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After 12 years of waiting, Polson woman gets moose

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POLSON — As big game species populations continue to decline and the demand for tags increases, hunting opportunities for rare game like moose are harder and harder to come by. 

According to Montana Fish, Wildlife and Parks, hunters harvested 242 bull moose, 42 cows and seven calves during the 2011 season for a total of 291 moose. In 2005, hunters claimed a total of 488 moose. 

Because of these conditions, many hunters wait for a long time before they get the opportunity to take a moose. Deana Knipe’s husband, Ben Knipe, waited 30 years before Montana Fish, Wildlife and Parks drew his name for a moose tag in 1999. Once his name was drawn, he had to wait seven years before applying again.

“It’s a once-in-a-lifetime experience, anymore,” Ben said. 

After tasting Ben’s moose, both decided they loved it, and Deana began putting her name on the list in 2000. After 12 long years of waiting, she got a letter last summer from FWP congratulating her — her name had been drawn, and she’d get the opportunity to take a bull moose. 

“I thought I’d done something wrong when I first got the letter,” Deana laughed. “Just getting the letter is exciting, and then you have all summer to get ready and prepare.”

After a summer of anticipation and waiting, Deana and her husband traveled to Grant, Mont., to find her moose. 

The first day in camp, two days before the official start of the season, a large bull moose came out of a stand of trees and walked within feet of the Knipes’ camper. 

The first day of the season, Deana had a shot but was too short to see over a stand of trees. After that, the couple didn’t see another moose on public land for several days. 

On the fifth and last day of their hunt, Ben climbed 70 yards up a hill to see into a small willow hollow. In the hollow stood their 900-pound moose. 

“Ben came running back down to the truck and yelled, ‘Get the gun; the moose is down here,’” Deana said.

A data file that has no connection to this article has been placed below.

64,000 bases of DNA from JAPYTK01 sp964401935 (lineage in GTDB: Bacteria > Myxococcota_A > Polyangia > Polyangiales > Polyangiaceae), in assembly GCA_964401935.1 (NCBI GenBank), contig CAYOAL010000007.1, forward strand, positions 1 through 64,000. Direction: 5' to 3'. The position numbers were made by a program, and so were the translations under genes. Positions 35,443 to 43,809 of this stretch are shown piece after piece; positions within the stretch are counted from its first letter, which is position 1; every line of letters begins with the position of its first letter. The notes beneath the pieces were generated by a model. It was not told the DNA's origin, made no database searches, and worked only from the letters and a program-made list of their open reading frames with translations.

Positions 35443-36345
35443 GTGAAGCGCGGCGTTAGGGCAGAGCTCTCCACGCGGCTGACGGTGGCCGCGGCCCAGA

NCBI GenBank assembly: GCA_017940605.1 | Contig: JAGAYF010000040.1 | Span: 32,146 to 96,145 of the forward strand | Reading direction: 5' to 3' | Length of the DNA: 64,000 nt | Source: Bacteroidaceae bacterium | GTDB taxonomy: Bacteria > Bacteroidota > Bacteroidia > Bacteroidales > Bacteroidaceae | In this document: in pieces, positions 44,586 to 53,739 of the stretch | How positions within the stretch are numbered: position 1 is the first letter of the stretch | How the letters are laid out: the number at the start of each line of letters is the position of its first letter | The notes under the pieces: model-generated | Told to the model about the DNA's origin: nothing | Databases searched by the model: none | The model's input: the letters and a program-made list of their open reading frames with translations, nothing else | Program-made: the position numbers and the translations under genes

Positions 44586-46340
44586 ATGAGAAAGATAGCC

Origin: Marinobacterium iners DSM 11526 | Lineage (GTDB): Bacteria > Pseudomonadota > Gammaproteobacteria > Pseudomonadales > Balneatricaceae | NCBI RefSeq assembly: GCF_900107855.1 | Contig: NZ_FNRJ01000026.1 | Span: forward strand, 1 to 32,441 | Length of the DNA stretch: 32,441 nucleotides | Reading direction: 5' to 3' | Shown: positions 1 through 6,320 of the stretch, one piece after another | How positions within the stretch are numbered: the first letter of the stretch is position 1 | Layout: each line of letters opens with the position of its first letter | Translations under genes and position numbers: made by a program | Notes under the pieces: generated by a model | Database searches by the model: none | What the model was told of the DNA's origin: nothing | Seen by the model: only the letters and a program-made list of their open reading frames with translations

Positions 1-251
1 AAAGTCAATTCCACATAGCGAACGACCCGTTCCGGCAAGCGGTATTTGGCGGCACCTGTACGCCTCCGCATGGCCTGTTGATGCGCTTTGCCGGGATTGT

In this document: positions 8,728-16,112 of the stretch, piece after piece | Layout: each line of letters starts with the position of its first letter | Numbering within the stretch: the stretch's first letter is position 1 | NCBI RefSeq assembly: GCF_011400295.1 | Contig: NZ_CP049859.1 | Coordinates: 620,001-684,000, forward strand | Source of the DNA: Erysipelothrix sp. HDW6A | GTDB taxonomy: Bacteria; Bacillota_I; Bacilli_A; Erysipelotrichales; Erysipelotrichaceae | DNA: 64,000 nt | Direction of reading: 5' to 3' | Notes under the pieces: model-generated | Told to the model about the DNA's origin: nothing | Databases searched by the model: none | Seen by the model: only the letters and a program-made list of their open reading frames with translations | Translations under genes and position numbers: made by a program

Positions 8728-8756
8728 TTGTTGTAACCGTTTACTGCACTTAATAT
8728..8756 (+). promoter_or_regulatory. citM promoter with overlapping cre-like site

Deana grabbed the .308 Winchester rifle out of the truck and followed her husband up the hill. Short of breath and with her adrenaline racing, her immediate responsibility was calming down enough to take the shot. 

Two perfectly placed shots later, Deana had taken her first big game animal — a 900-pound bull moose with a larger rack than her husband’s earlier kill, “and then the work started,” Deana laughed. 

It was a warm September day and the sun was going down fast, so getting the animal dressed and back to the truck was a challenge. Luckily, two bow hunters had heard the shots and offered to help. 

“We were so grateful,” Deana said. “Those guys heped us out tremendously. We’d have been out there until 3 a.m. without them.”

Deana said she didn’t sleep at all the night she took the moose; she was too excited. 

“I’m just glad it was a good shot,” she said. “My worst nightmare would be chasing a wounded animal through the woods with a Maglight.”

While Ben and Deana relieved the story of the family’s second moose in 13 years, each was extremely grateful at having been given the opportunity. 

“It’s a-once-in-a lifetime thing,” Ben said. “By the time seven years is up, we’ll be 67 years old. That’s a little old to be off in the woods hunting.”

More than a hunter, Deana has finished in the top five women for Mack Days for the past several years. She was in third place after the first three weeks of this year’s competition. 

Deana said her success can be boiled down to two words: patience and determination. 

“Stay where you’re at,” she said. “Most people spend the majority of their time in their boats going from place to place. Also, make sure you enjoy it. Don’t let it be like work.”

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